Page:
Thursday, December 22, 2011

Heidi (1937): Shirley Temple Climbs a Mountain


During the 1930’s in Hollywood, the top brass at 20th Century-Fox knew a good thing when they saw it and they saw it in a little tyke named Shirley Temple. Depression weary audiences flocked to the movies of the grammer school cupie-doll in droves, allowing her to single-handedly save her home studio from bankruptcy. Already the top box office draw in America for two years running, Temple was starting to age by 1937 (she was all of 9 years-old) and Fox studio boss Darryl F. Zanuck handed over the newest Temple vehicle, Heidi, to director Allan Dwan to see what he could do with it. It would be the first of three film collaborations for Dwan and Temple and the most successful, being a perfect vehicle for the star and keeping her at the top of the box office for a third year in a row.

Based on the classic children’s story by Joanna Spyri, Heidi is a little orphan girl, thrust upon her brusque and bitter grandfather by a mercenary and unloving aunt in the Swiss Alps. Cold and indifferent at first, the Grandfather (Jean Hersholt) warms quickly to the natural and loving child and the two become very attached. Enter evil aunt Dete again, whisking Heidi away to sell her into servitude to a wealthy aristocrat. While the Grandfather searches high and low for his beloved grandchild, Heidi begs to be taken back to her Alpine haven, only to be told she must stay in the opulent household to entertain a sad crippled girl named Klara (Marcia Mae Jones). All this is overseen by Klara’s sinister governess Fraulein Rottenmeier (Mary Nash).


Temple could have easily taken this to the saccharine, and some may say she did, but her natural charm and good humor shines through and makes for a highly entertaining family film. The fake snow proved a problem though when little Shirley accidentally swallowed some and had to be off the set for a day or two to recuperate. But if the snow was phony the settings are authentic in look and feel and that is mostly attributed to the fact that much of the outdoors was shot at Lake Arrowhead in San Bernardino County, California.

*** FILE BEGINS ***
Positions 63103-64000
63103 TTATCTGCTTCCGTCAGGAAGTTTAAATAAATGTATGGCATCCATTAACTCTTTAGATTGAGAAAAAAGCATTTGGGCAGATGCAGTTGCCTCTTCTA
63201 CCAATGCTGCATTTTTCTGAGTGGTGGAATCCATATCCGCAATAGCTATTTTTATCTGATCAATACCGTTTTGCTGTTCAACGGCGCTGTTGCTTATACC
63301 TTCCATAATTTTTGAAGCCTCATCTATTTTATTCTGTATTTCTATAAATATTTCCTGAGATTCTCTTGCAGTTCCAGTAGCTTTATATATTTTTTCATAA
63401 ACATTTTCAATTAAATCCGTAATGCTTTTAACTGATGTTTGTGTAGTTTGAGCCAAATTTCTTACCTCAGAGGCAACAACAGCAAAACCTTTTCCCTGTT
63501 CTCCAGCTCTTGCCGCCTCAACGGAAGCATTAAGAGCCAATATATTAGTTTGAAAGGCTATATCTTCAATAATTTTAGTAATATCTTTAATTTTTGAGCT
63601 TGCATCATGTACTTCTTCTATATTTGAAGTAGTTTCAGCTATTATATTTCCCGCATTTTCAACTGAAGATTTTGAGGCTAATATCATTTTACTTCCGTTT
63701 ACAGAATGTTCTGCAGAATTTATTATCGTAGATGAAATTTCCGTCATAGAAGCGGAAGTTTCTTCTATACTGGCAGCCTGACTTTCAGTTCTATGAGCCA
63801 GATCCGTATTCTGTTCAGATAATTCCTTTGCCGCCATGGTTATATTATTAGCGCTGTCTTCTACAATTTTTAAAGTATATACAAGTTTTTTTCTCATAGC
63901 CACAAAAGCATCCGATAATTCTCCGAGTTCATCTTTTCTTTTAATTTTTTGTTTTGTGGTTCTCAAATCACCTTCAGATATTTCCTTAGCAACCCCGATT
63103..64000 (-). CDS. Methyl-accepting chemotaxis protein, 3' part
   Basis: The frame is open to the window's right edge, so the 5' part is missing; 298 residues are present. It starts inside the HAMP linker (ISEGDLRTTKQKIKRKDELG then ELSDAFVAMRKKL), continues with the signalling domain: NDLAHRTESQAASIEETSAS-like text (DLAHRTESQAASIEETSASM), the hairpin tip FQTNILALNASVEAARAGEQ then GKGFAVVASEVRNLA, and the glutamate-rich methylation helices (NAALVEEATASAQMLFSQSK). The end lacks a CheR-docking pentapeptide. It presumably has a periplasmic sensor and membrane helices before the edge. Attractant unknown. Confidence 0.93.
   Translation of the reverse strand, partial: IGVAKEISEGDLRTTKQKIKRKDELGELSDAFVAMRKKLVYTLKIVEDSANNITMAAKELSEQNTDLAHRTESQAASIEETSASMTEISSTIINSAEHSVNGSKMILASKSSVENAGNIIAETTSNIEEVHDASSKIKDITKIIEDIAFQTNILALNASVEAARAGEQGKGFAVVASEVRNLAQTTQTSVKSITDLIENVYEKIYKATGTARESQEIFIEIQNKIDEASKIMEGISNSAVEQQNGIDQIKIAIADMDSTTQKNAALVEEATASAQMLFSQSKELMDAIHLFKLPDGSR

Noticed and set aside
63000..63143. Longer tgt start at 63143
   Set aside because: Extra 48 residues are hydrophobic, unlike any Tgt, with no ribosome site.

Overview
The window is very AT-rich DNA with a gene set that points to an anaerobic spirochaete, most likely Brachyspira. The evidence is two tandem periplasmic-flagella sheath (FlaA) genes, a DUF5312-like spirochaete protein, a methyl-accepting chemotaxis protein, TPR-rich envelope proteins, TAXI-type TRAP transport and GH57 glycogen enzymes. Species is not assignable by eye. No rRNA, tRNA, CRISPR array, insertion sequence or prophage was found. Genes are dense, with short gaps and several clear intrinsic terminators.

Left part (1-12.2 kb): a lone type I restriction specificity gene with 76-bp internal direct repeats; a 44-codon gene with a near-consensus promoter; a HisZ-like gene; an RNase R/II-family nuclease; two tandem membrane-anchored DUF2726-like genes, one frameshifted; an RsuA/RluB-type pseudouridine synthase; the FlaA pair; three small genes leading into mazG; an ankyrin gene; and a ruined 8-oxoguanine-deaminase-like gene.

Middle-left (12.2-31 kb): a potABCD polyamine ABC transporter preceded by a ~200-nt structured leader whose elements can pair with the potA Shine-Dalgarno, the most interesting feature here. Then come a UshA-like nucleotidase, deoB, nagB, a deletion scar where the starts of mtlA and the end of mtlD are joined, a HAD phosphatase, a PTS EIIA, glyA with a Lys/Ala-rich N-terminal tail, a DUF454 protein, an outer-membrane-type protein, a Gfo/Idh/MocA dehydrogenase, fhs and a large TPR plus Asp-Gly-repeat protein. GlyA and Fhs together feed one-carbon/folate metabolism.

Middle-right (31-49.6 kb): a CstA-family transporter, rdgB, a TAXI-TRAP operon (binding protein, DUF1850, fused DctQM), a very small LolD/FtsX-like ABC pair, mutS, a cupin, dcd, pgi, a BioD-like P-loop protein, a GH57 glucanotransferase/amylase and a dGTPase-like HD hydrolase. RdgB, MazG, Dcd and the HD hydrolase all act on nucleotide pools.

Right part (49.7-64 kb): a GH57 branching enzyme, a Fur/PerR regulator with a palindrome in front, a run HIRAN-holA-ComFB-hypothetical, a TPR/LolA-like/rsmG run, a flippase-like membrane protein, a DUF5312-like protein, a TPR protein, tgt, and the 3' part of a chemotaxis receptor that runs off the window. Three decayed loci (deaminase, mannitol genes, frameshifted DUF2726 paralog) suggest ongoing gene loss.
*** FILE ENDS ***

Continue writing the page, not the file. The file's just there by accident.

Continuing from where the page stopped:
A musical number, “In Our Little Wooden Shoes” was inserted in the middle of the picture, much influenced by the miniature star herself. As a personal observation, the scene seems tacked on. It’s actually a dream sequence but lends nothing at all to the story. However, it is a cute way to interject Shirley in a few ornate costumes.

Heidi is a favorite around the holiday season. The snow, the classic story for children, the curmudgeonly Santa look-alike in the Grandfather all come together to give a Christmas aura (plus, the film climaxes on Christmas Eve). I know I first saw it as a kid on Christmas break from school. It was actually the first Shirley Temple movie I ever saw and for anyone who hasn’t seen one and wonders what she’s all about, it is a good film to get started.
 

4 comments:

  1. And I have a collection of Shirley Temple dolls to remind me of how uplifting and entertaining her films were.

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  2. She was one of our favorite actresses, growing up! So very talented and adorable! Even my dad, opposed to most musicals, enjoyed hers! SMILE! I think it helped that he was a father of three little girls, himself! SMILE!

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  3. I could watch Shirley Temple movies over and over and not bore of them. My 3 children, and now 3 year old grandchild have grown to love watching Shirley Temple classics. Thank you for posting.

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  4. Shirley Temple movies have always been a favorite in my household. My three children, and now 3-year-old grandchild will watch in awe of her talent. Few of their friends understand the joy in watching classic movies. I'm so happy I was able to pass down the importance of period pieces...not to mention how much fun it is to recite lines at the dinner table.

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